The story of a drifter named Paul who arrives in a small town seeking revenge on the thugs who murdered his friend. Sisters Mary Anne and Ellen, who run the town's hotel, help Paul in his quest for vengeance.
Directed by: Ti West
Author: John Chard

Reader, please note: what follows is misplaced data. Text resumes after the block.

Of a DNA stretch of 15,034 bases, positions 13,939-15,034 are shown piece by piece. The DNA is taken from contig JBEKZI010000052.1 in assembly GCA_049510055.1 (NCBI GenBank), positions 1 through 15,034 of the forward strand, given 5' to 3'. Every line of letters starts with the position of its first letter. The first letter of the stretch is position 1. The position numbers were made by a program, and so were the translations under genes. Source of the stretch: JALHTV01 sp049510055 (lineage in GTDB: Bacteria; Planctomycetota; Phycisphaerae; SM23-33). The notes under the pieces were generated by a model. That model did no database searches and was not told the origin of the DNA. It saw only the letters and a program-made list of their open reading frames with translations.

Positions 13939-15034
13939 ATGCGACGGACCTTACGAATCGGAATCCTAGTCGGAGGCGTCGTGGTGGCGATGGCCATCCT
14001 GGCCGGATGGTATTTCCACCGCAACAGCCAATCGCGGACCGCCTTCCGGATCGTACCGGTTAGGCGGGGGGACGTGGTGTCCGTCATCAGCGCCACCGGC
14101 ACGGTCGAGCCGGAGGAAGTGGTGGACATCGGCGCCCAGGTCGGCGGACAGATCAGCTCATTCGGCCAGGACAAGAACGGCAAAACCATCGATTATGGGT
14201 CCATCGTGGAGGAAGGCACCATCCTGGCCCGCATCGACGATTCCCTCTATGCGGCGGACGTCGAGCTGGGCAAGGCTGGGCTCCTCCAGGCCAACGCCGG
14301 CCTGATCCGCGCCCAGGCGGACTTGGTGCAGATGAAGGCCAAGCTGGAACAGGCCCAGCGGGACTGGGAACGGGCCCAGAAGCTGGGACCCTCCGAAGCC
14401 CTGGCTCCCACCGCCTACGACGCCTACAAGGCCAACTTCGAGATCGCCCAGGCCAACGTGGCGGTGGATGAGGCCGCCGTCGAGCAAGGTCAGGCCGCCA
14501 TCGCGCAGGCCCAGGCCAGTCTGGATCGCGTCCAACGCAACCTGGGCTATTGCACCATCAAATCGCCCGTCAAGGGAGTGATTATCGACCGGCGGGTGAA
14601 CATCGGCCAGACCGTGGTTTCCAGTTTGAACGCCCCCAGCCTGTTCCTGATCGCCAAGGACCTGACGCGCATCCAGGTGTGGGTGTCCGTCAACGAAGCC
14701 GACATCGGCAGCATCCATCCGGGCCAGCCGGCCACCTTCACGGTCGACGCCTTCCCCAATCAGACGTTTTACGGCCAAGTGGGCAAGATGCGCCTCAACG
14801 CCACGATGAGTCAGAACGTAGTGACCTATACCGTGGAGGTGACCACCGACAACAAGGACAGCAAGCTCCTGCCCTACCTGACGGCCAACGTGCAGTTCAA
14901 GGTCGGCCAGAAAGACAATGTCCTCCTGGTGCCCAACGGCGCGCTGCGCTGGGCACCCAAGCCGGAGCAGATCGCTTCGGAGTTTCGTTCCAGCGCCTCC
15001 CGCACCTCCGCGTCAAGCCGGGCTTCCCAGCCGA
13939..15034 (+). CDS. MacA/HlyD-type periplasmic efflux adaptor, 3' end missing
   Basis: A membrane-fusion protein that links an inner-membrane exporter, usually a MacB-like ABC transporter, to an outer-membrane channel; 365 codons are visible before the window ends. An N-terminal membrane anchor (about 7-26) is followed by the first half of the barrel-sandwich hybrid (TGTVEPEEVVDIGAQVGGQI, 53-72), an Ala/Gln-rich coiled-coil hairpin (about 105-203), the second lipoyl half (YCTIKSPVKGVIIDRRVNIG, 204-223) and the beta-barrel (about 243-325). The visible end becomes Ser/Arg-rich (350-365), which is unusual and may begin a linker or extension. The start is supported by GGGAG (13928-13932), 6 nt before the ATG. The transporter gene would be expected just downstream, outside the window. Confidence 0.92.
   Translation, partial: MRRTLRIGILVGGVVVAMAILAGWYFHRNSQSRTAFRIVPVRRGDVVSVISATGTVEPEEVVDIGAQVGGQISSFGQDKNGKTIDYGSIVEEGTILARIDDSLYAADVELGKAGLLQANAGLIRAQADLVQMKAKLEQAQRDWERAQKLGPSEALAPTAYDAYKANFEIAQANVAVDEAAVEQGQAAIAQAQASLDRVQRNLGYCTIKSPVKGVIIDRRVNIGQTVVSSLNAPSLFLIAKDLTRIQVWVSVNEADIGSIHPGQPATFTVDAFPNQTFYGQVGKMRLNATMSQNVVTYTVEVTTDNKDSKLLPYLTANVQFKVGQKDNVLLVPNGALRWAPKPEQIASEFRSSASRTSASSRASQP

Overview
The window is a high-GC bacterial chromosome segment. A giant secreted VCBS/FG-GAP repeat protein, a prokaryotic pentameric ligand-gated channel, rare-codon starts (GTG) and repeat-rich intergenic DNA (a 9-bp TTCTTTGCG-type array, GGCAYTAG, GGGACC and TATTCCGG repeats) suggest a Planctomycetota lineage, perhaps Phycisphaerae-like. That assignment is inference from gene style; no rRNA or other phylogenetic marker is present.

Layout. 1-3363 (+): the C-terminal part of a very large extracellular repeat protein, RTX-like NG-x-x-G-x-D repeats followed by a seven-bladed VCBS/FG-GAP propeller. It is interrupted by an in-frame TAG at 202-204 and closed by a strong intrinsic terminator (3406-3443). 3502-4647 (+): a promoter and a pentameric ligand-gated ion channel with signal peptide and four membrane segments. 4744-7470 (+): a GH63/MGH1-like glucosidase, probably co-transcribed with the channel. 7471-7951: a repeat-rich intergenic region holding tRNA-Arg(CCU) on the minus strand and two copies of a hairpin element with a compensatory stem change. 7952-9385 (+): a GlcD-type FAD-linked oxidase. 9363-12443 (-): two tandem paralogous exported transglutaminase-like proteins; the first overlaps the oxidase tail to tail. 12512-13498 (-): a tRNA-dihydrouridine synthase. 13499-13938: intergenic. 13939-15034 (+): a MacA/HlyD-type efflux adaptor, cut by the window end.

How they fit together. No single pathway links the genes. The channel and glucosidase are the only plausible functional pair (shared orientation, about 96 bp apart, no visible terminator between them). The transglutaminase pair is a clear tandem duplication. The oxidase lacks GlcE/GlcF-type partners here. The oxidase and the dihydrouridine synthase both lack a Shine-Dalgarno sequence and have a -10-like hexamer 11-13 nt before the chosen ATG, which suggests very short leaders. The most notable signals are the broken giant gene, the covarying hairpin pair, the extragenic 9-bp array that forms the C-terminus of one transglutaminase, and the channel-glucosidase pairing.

The Denton Rapscallion. In a Valley of Violence is written and directed by Ti West. It stars Ethan Hawke, Taissa Farmiga, James Ransome, Karen Gillan and John Travolta. Music is by Jeff Grace and cinematography by Eric Robbins. Ethan Hawke plays Paul, an ex soldier accompanied only by his dog, Abbie, who is drifting across the desert towards Mexico. Stopping off in the dying town of Denton, Paul finds trouble that will have consequences for himself and town alike. Ti West is more well known for his horror ventures, where although divisive in that genre sphere, he can be proud of his success rate. Here he tackles the Western, and true to form, he homages past genre masters whilst unmistakably putting his own stamp on things. Opening with credits straight out of Spaghetti Western land, and introducing us to a musical score that will accompany the story that is wonderfully feverish, West is in no hurry for blood and bone shenanigans. He always favours the slow burn and so it proves here. There's nothing remotely new here, it's a standard tale of a gunman - one damaged by his war efforts - who through circumstance is forced to abandon his hope of a quiet life. He's a loner man of few words, thus giving viewers a classic Western character staple, an anti-hero to root for and for us to yearn for him to find peace. When the violence comes, it's sharp and bloody, but often there is humour as well, deftly inserted into proceedings, whilst the canine is skillful and a key character to all and sundry. Perfs are more than adequate. Hawke sifts seamlessly into being a believable drifter type of complexity, Ransome is annoyingly brattish, but that's actually job well done, and Travolta - sporting a wooden leg - gets better once (and if) you buy into him in this setting. Gillan isn't given much to do, but lands some decent emotive punches, but it's Farmiga who stands out as Mary-Anne. She's utterly infectious and thankfully she gets a well written part, that of a young woman trying to hold her own in the most trying of township circumstance. The purpose built town of Denton looks just that!, but this is off- set a touch by the nice location landscapes (Santa Fe, New Mexico), and with the story working from solid genre foundations then this is a pleasure - without pulling up any trees - for fans of such. 7/10